Recent museum attendance numbers reveal the disparate impact the pandemic is having on local arts communities.
Music venues and festivals are embracing creativity and resourcefulness to stave off financial ruin and bring live music to audiences at a time when they desperately need it.
Artist Leah Mata Fragua on addressing climate change during her School for Advanced Research fellowship in Santa Fe.
Led by her syrupy, understated vocals, Burch’s songs often unfold slowly and serve as storytelling vehicles for topics like romantic despair and anxiety.
“Having your crew is essential,” says Paul who relocated to Portland for college and stayed after graduating. “When you walk outside and don’t see people who look like you, it makes you feel helpless. It’s a lonely feeling.” She goes on to say that the people of color who supported her during the creation and release of Mother of My Children were invaluable for their love and understanding. The “party” Paul’s new album refers to is a bittersweet one, the unavoidable and contrasting beauty and despair of life, born of a worldview that’s inextricably linked with her Native upbringing, friends, and family.
Zuni potter Timothy Edaakie considers himself something of a revivalist in the world of natural pottery. While conventional ceramicists opt for the speed and convenience of modern throwing and firing methods, everything about Edaakie’s meticulous approach is slow, spiritual, and aimed at celebrating the seminal work his ancestors pioneered. As 2019’s Rollin and Mary Ella King Native artist fellow, Edaakie traveled from his home on the Zuni Reservation to Santa Fe this fall to live, work, and speak at the School for Advanced Research. Specifically, he plans on re-creating two Zuni pieces from SAR’s collection using clay and other materials collected from Zuni land during his fellowship: an A:shiwi olla jar and a traditional stew bowl.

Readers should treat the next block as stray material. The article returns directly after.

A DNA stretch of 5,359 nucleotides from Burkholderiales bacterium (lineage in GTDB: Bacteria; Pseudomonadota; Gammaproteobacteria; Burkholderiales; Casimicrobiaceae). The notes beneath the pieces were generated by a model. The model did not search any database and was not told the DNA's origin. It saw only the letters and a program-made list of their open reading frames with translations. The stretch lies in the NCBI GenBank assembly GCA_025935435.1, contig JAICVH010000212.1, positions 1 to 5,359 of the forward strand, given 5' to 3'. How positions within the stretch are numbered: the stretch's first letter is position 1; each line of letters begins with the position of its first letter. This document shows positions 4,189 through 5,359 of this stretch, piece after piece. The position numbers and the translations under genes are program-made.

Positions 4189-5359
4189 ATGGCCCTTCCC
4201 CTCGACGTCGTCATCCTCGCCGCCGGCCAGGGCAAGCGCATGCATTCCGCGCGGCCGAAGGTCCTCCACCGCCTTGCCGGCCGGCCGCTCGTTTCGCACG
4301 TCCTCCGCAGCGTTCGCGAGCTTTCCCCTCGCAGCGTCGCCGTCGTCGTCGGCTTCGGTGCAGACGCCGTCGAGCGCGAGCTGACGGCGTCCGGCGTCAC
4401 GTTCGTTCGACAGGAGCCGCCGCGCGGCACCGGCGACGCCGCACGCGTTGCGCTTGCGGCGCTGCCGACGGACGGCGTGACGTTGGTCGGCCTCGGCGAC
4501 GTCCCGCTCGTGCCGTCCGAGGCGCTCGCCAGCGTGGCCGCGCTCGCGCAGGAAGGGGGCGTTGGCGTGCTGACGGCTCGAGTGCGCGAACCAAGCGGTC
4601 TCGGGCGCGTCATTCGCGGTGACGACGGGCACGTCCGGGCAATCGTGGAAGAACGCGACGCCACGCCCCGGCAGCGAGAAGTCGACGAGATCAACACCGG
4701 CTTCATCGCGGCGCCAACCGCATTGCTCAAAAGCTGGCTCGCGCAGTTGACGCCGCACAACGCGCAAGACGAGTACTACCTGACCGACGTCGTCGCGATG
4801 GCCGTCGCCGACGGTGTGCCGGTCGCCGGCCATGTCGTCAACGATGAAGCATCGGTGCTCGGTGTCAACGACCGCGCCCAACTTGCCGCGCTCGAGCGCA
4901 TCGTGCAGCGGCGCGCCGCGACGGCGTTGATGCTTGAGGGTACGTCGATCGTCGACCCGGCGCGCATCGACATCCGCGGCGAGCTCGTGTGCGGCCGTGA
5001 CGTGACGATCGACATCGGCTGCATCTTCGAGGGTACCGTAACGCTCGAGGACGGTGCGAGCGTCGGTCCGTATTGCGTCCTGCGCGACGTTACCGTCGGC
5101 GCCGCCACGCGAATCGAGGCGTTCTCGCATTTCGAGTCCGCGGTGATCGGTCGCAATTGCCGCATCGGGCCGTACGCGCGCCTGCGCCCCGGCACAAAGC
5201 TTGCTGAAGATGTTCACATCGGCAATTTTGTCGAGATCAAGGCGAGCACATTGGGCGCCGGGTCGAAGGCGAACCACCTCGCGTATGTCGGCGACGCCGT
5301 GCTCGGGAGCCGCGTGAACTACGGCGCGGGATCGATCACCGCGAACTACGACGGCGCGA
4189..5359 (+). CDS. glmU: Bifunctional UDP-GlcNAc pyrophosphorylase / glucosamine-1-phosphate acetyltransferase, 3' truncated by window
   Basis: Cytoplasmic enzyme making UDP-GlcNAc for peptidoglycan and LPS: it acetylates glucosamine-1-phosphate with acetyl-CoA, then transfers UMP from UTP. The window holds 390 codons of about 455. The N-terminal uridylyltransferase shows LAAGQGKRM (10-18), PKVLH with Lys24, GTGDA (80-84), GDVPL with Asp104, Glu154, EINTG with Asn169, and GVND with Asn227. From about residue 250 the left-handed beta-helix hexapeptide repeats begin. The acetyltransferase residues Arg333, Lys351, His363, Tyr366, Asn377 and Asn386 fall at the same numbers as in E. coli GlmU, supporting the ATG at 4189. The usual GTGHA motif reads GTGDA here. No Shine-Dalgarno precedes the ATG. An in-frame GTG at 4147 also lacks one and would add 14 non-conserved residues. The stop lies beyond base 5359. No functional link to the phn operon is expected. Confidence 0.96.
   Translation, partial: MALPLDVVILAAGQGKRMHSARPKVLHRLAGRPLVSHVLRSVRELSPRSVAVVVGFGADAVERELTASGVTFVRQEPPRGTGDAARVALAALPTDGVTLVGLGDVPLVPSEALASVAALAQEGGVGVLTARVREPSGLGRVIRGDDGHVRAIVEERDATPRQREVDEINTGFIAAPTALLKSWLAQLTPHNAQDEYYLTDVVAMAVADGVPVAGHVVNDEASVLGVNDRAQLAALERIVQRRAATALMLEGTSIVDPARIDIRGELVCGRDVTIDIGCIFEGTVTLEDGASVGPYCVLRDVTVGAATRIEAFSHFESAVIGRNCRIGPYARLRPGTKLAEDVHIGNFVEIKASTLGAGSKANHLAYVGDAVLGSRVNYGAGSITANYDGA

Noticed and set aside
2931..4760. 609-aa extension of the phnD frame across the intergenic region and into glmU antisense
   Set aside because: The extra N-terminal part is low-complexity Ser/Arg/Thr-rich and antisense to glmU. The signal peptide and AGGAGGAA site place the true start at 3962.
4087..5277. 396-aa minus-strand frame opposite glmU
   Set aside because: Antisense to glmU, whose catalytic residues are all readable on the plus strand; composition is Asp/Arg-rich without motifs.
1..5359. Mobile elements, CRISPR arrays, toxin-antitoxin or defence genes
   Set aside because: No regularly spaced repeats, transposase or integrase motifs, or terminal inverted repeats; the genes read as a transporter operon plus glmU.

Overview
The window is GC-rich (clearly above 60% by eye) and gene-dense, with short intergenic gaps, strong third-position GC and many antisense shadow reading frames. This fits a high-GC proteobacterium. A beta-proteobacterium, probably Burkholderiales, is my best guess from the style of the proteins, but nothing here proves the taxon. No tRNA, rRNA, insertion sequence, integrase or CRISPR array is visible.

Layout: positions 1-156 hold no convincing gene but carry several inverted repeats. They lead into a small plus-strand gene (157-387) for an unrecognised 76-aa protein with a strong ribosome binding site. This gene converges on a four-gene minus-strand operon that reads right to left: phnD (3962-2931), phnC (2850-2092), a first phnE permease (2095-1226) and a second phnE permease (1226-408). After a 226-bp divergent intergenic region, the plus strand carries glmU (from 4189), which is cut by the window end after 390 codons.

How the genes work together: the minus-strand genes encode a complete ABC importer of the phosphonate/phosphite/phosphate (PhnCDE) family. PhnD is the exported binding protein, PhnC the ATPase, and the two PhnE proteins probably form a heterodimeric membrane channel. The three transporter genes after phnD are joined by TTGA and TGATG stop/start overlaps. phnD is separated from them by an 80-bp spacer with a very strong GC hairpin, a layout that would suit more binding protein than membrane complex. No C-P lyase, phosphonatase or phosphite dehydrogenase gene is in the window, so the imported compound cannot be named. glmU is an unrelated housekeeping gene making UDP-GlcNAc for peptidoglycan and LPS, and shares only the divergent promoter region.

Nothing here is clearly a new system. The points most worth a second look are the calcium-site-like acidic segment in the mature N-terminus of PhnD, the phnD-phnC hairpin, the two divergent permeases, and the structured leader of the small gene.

Some amount of personal suffering is expected to be felt by those who create music, but it’s rare for musicians to fuel their work with it as adeptly as Lightning Cult’s Mike Marchant. Now living in Santa Fe, the former Denver musician was hailed as one of the city’s most promising songwriters until a devastating cancer diagnosis stopped him in his tracks in 2012. Marchant survived but experienced significant memory loss related to chemotherapy and radiation treatments. A crippling self-destructive period followed. The Lightning Cult project represents Marchant’s return to music-making and reveals an artist transformed through tragedy and tenacity.
“To me, the root of music is like the root of a plant. You can’t have a garden without a strong musical foundation. I want to start in the world of roots, but I don’t want to stay there forever”
“What exactly is a record label’s future in a music industry climate seemingly hellbent on conditioning audiences to pay next to nothing for music?” Eliza Lutz, founder of the pioneering Santa Fe–based Matron Records label, thinks the only path forward is to embrace the inevitable and adapt accordingly…